The monastics of the middle ages thought the answer was to rid themselves of all material possessions. They lived in cages, refused to groom themselves and were hermits and outcasts. They missed it. It wasn’t the outside changes that found what Jesus had. It’s the inside. It’s the peace that comes from salvation. It’s hope that lies with God. It’s living with a purpose and a plan. It’s walking daily with God.
Is it wrong to have a place to lay our heads? Is it wrong to have stuff? Is it wrong to own cars, TV’s and closets full of clothes? The question is do we have those things or do those things have us? Are we defined by stuff? Do we get our satisfaction and self worth by stuff? Has our stuff replaced God? Then it’s an issue.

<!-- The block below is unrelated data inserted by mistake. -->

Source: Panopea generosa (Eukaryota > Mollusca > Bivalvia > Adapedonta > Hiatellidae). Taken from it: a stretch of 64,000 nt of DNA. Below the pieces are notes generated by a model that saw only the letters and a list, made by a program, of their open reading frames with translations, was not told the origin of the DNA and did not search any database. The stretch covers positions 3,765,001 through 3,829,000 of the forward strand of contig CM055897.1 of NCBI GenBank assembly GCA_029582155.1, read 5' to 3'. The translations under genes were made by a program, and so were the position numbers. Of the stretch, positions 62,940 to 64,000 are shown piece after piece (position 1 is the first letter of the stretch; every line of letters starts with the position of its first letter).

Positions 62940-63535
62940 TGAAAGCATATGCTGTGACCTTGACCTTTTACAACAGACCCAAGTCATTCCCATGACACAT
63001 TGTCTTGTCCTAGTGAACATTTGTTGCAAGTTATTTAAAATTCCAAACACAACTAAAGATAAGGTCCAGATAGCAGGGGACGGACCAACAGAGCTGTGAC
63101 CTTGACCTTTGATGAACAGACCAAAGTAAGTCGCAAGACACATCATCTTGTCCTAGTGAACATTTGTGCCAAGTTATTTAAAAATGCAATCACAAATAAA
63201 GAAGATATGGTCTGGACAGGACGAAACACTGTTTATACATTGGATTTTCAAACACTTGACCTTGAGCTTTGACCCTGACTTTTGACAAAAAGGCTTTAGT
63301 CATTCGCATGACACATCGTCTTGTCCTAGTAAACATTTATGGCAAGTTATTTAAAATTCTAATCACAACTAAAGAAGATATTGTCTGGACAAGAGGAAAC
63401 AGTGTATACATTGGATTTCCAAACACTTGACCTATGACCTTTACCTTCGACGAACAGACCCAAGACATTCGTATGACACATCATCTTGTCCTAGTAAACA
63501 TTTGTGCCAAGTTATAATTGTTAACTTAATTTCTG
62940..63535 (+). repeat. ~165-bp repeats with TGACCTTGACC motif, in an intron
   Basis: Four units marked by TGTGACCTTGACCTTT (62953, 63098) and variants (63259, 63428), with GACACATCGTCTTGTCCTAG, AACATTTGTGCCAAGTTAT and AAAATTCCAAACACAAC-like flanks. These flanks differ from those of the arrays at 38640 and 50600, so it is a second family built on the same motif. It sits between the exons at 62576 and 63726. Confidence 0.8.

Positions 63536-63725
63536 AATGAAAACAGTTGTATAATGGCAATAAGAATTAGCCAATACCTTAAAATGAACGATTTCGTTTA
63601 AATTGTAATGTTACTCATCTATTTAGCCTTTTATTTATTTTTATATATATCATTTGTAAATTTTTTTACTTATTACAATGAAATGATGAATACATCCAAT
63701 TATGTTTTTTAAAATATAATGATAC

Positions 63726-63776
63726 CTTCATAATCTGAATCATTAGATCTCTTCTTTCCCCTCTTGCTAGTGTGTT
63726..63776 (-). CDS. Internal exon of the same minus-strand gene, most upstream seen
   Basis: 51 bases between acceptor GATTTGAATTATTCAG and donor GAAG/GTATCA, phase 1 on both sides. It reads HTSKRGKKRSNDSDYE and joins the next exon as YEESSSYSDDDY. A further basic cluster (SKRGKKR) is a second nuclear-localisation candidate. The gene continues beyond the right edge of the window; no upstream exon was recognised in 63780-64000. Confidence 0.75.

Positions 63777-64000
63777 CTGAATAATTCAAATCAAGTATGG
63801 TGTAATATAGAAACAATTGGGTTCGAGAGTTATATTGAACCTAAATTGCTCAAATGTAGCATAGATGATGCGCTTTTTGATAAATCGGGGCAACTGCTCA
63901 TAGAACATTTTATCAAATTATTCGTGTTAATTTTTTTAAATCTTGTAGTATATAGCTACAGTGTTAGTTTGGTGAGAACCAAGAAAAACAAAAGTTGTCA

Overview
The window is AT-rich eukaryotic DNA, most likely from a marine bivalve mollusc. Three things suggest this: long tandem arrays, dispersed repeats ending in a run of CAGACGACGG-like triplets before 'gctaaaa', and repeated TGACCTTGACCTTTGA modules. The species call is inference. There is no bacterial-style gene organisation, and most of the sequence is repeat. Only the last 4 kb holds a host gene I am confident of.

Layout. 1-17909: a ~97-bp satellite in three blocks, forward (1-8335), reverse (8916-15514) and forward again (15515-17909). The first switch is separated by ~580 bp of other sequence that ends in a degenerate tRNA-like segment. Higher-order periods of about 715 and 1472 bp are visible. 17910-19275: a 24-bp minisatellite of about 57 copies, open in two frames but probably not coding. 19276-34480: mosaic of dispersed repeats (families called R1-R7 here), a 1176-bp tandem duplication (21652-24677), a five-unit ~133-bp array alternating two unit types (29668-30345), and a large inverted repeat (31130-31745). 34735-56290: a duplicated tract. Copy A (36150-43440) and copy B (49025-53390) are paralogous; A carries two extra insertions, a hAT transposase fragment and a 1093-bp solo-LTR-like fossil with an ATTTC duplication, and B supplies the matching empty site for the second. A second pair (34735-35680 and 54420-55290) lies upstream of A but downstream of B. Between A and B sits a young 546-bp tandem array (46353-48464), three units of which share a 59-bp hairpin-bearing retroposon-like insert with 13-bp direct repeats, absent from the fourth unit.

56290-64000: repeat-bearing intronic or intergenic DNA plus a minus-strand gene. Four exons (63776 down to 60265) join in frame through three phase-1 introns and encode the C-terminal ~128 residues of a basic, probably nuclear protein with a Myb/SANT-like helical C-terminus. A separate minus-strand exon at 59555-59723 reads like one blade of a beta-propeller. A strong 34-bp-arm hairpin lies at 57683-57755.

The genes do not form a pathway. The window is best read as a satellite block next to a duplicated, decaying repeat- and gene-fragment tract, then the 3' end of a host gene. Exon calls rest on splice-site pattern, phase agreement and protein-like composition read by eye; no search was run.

Abraham, Job, David, Joseph of Arimathea were all wealthy but more so, spiritual men of God. Their success was not in what they had but in who had them. They walked with the Lord.
Jesus had no place to lay His head. Be thankful that you do. Actually, be thankful! Use your blessings to glorify God and help others. Don’t become stingy nor stuck up because of what you have. Be humble. Be like Jesus. Don’t be obsessed with your stuff. Become obsessed with God. Be absorbed with God. Fill your time and your life with God.
Much to think about…